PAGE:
EPA releases internal report on Animas River Spill

EPA releases first results of internal investigation

Why did the Gold King Mine spill its guts?

Why did the Gold King Mine spill its guts?

FRISCO — EPA officials say that workers at the Gold King Mine likely underestimated the pressure building up inside the mountain. That miscalculation likely resulted in the massive 3 million gallon spill that tainted the Animas and San Juan rivers for miles downstream.

Report:

Environment: Study finds neonicotinoid pesticides widespread in streams across the U.S.

Bad for bees, bad for people? @bberwyn photo.

Bad for bees, bad for people? @bberwyn photo.

Will fish and water bugs be decimated by systemic pesticides?

Staff Report

FRISCO — Neonicotinoid pesticides are spreading throughout the environment with as-yet unknown effects on human health, according to a new study by the U.S. Geological Survey.

The agency found the systemic pesticides in more than half the streams sampled across the country and in Puerto Rico during a survey between 2011 and 2014. This study is the first to take a nationwide look at the prevalence of neonicotinoid insecticides in agricultural and urban settings.

The research spanned 24 states and Puerto Rico and was completed as part of ongoing USGS investigations of pesticide and other contaminant levels in streams.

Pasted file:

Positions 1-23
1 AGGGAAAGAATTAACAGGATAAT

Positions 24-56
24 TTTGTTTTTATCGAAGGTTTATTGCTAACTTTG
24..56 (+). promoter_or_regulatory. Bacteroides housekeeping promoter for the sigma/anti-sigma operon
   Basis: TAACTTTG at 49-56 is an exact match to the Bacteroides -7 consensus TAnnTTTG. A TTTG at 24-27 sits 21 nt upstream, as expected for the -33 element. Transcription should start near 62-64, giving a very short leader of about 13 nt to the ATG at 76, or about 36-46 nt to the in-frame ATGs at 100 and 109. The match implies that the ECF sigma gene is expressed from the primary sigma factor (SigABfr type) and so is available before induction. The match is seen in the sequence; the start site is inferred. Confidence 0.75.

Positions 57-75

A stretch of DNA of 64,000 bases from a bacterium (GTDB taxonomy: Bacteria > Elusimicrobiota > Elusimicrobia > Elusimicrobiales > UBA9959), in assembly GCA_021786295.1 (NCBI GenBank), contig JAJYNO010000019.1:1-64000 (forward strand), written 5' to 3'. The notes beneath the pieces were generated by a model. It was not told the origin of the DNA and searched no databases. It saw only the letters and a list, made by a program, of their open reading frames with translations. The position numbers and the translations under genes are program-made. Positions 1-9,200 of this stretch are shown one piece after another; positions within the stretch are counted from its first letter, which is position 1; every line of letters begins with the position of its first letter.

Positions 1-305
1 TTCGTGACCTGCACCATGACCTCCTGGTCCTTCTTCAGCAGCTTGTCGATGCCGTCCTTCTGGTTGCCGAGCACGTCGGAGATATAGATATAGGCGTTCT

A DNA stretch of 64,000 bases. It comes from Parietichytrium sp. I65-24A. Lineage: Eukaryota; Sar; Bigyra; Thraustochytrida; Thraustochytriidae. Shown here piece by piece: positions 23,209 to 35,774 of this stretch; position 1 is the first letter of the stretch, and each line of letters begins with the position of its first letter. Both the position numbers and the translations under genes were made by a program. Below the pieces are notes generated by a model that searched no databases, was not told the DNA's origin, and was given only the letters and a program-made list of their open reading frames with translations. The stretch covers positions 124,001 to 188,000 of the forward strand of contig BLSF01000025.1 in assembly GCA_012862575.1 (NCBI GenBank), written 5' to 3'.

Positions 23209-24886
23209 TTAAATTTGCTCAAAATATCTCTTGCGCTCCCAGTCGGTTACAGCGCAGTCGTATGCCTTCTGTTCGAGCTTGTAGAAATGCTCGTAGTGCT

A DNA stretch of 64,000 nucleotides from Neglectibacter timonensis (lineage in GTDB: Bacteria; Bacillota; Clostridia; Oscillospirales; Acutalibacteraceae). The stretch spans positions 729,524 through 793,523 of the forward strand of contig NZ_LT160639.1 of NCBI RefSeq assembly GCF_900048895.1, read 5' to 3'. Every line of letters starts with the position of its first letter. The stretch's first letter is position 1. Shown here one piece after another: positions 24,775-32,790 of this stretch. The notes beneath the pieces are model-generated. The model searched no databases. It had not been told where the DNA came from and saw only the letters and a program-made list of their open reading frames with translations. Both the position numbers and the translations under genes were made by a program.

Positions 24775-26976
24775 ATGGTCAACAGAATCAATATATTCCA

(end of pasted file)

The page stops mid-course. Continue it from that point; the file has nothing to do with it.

Neonicotinoids have been found to kill bee’s brain cells, and are also taking a toll on wild bee populations. Use of neonicotinoids has been banned in national wildlife refuges.

European food safety experts are already taking a hard look at the potential for human health impacts, saying that acetamiprid and imidacloprid may have harmful effects on people’s brain development and recommended lowering levels of acceptable exposures. Earlier this year, citing unacceptable hazards to bees — and on the recommendation of the EFSA — the European Union put a two-year moratorium on the use of three widely used neonicotinoids, including imidacloprid. Continue reading

Toxic threat of cyanobacteria may be growing worldwide

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Global warming is likely one factor driving blooms of toxin-producing blue-green algae. @bberwyn photo.

Study calls for better monitoring, more warnings

Staff Report

FRISCO — Dammed rivers, global warming and increased agricultural runoff all contribute to the growing threat of toxic cyanobacteria, scientists said after taking a far-reaching look at the issue of blue-green algae blooms in fresh water.